The bluetooth adapter that comes with the Thinkpad x230 is bad. The range is barely enough to reach from desk to ears. Also, I had trouble with the device disconnecting when I pressed the case wrong. It’s held in by one screw on a precarious connector.
Largely for this reason, and for bonus faster wifi, I decided to upgrade the wifi card to an Intel AX210, which is about as new and fast as it gets. The card also has bluetooth and uses the main antennas for this, rather than the poor PCB trace on the original USB connected one.
The Lenovo firmware does not allow using this card, so it was also an opportunity to flash Coreboot to the machine. This was not quite straightforward, but not terribly difficult. The installation instructions did not correspond to the reality very well, but I managed to work it out. I also needed to upgrade the linux kernel for support of this card.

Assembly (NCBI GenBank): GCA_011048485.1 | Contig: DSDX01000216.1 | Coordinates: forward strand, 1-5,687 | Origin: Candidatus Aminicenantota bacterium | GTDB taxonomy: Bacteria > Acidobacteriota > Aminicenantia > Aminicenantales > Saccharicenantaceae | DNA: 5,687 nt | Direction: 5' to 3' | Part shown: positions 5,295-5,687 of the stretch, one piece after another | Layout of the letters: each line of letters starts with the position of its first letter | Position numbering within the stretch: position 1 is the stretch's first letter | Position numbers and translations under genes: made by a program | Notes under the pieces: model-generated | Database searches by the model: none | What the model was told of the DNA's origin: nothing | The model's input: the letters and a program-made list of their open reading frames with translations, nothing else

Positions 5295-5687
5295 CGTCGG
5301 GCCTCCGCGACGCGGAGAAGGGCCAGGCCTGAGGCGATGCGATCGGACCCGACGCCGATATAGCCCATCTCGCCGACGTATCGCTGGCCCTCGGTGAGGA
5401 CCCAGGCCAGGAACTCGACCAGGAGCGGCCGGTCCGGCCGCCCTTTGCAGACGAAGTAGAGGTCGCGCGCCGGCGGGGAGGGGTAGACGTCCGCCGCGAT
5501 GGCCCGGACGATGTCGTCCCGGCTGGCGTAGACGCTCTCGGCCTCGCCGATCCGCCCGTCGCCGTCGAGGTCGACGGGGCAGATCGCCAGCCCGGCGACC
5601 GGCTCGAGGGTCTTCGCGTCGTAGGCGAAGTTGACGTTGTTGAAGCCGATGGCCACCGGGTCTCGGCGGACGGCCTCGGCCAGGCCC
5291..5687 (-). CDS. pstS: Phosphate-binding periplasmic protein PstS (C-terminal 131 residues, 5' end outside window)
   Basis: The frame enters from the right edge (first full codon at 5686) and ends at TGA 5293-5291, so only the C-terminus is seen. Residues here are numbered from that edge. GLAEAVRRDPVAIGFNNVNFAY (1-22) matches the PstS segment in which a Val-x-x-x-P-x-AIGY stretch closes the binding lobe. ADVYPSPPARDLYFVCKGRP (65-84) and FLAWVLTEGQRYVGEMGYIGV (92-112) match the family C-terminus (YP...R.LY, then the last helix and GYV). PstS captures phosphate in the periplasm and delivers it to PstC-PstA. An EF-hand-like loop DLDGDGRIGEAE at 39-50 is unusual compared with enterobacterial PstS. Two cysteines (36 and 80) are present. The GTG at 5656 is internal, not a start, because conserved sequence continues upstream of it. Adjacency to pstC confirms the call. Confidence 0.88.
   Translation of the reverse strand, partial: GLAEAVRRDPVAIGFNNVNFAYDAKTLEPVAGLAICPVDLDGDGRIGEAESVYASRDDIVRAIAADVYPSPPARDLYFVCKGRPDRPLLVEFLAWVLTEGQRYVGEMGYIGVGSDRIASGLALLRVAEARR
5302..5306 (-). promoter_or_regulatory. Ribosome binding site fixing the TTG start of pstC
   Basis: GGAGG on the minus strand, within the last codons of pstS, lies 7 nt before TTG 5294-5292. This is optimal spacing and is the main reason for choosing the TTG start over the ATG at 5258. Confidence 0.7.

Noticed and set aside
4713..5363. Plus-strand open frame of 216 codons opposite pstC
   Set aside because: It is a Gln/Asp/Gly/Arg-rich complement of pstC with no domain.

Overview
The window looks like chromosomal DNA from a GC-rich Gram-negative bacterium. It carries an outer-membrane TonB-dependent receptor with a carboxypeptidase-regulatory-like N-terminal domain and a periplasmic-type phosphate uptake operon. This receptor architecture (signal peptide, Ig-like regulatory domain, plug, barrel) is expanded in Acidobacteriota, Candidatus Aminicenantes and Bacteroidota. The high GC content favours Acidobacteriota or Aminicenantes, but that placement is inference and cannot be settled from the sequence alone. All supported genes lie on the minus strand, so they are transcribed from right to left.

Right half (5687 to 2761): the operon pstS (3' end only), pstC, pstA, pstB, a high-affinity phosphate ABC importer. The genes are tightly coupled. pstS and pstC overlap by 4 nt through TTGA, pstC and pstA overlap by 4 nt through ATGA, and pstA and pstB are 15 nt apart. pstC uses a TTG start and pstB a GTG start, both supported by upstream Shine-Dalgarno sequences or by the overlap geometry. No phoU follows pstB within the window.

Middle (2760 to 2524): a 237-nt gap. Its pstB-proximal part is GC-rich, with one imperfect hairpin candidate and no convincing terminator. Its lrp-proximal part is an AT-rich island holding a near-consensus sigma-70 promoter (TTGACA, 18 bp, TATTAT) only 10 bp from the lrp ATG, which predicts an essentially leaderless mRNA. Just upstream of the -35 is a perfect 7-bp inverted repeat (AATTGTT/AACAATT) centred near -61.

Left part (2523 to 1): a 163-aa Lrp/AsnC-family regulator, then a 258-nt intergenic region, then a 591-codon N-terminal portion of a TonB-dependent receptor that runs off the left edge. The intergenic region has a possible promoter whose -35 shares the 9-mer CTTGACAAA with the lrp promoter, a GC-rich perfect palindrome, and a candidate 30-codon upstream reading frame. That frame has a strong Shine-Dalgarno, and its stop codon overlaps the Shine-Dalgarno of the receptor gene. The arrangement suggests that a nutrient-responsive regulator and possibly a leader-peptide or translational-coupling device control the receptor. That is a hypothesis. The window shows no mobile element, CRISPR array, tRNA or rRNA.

The other major problem I had was after using the SOIC clip, the machine would not boot. The power light around the power button flashed three times, but otherwise no sign of life. It turned out this was because I had broken off two resistors which are close to the flash chips. Searching the web I found I was not the only one to do this.
Luckily, I was able to find a circuit diagram for the thinkpad and I had suitable replacement chips. Note: the diagram was found easily on google - the first result in fact - but duckduckgo returned only some terrible spam and malware bait links.
For reference, the resistors in that area are:
R430, R431, R1375, R1376, R1377, R1378: 33R
All 5% 0402.
I also replaced the fan with what seems to be a genuine AVC one, which was rather difficult to get hold of, but I deemed necessary after a terribly noisy cheap fake Delta one.
The machine is working well again now. Bluetooth works with my headphones from desk to the garden. It’s quiet. I am pleased.